Materials developed by University of Bristol scientists and engineers will be blasted 250 miles onto the International Space Station (ISS).
The novel composites will spend six months attached to the SESAME module of the ISS as part of what has been described as a “ground-breaking” experiment to see how they will react to extreme conditions.
As the module orbits the Earth some 3,000 times at speeds of 17,000 mph, real-time data will assess how the materials are performing and will help scientists on the ground improve materials for the next generation of space missions.
The composites have been developed by PhD students Dr Yanjun He and Mayra Rivera Lopez, while the mission has been spearheaded by Ian Hamerton, a professor of polymers and composite materials at Bristol University.
Places on the spring 2022 mission were highly sought after and the team faced a five-month, competitive tender process to get their materials accepted.
Lopez, who recently won the People’s Choice Award at the annual 3MT (three-minute thesis) competition, hosted by the Bristol Doctoral College, said: “The development and testing of our composites into real space conditions is a big step for us as researchers.
“Through this mission, we will assess the performance of our already resilient composites, but also, we will obtain a better perspective on ways to keep innovating the composites design.”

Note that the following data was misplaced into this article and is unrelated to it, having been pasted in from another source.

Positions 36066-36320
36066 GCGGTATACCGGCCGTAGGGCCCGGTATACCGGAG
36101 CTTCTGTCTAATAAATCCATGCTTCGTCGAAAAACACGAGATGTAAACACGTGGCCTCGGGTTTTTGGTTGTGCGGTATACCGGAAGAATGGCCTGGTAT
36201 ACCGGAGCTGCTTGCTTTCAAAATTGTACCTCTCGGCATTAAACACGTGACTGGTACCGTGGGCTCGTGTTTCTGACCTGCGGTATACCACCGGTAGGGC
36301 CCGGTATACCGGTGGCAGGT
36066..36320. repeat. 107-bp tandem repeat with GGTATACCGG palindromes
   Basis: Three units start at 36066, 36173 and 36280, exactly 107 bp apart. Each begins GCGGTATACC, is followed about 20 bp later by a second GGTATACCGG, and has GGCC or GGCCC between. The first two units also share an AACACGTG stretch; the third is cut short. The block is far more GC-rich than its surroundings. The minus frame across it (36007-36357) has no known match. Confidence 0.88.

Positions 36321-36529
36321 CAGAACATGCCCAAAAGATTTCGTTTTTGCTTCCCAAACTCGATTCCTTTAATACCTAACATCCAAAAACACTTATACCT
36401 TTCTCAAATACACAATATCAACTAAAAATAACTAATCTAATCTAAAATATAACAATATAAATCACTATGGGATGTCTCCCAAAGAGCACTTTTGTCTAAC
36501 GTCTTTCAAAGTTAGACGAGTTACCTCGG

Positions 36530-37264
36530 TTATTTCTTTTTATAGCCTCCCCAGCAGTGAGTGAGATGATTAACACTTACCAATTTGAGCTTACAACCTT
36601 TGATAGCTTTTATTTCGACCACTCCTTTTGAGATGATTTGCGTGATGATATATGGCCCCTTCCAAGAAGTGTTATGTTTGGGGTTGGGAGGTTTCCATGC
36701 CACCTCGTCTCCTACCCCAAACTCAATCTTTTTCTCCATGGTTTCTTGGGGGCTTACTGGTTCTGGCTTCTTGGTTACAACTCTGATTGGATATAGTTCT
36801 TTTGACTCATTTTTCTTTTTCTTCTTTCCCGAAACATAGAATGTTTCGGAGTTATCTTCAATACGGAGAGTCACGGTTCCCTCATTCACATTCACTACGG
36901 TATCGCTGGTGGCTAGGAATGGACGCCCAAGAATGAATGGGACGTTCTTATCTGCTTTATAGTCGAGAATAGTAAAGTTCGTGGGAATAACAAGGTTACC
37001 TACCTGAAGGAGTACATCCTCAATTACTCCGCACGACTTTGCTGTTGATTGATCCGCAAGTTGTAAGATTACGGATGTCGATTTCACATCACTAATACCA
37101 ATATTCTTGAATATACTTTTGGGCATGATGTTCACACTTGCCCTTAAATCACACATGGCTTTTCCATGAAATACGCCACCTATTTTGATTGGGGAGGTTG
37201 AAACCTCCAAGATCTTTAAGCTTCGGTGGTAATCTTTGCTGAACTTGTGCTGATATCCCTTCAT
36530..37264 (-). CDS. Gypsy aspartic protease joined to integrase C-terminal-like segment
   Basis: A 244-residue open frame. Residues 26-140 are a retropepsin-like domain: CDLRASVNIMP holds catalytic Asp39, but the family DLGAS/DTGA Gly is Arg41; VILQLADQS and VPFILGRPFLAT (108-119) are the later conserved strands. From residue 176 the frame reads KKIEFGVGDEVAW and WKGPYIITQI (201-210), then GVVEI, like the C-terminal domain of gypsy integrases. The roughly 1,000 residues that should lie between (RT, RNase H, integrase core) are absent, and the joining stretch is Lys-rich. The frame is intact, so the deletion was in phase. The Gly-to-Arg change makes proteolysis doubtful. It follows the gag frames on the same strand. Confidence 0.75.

The materials are being placed on the ISS to test them in the fierce space environment, where they will be subjected to micro-meteoroids, temperatures from -150C to +150C, high velocity dust, severe electromagnetic radiation and engineering debris.
Hamerton went on to explain the next steps, saying: “The data we recover will be used to make a ‘digital twin’ of the physical material, which will help us understand how these materials – and indeed other materials – function.
“Not only will this improve the performance of our composites, but it will help us and others develop even more ambitious space materials.”
The space-bound materials are part of the Euro Ageing programme, a £3.5m European Space Agency project that will see 45 materials exposed to the effects of space while encased in a chamber on the Bartolomeo platform specially designed for the ISS by Airbus.
Dr He added: “The composites we developed has already been proven to show an excellent performance in a simulated space environment, while this project is able to push it further by examining our composites in a real space environment, which help us gaining a deeper insight on the design of composites for space applications.”
The data will be especially useful for Bristol student George Worden, who will develop and use the ‘digital twin’ in his PhD programme to break new ground in the field of space materials – including the potential to create composites with self-healing properties.
The materials were developed using facilities within one of the University of Bristol’s specialist research institutes, the Bristol Composites Institute, with help from the National Composites Centre (NCC), based at Bristol & Bath Science Park in Emersons Green.
Stuart Donovan Holmes, head of defence and space at the NCC, said: “The NCC is delighted to support this ground-breaking and exciting science experiment onboard the International Space Station to advance the use of composites in the space environment.”
Main photo courtesy of NASA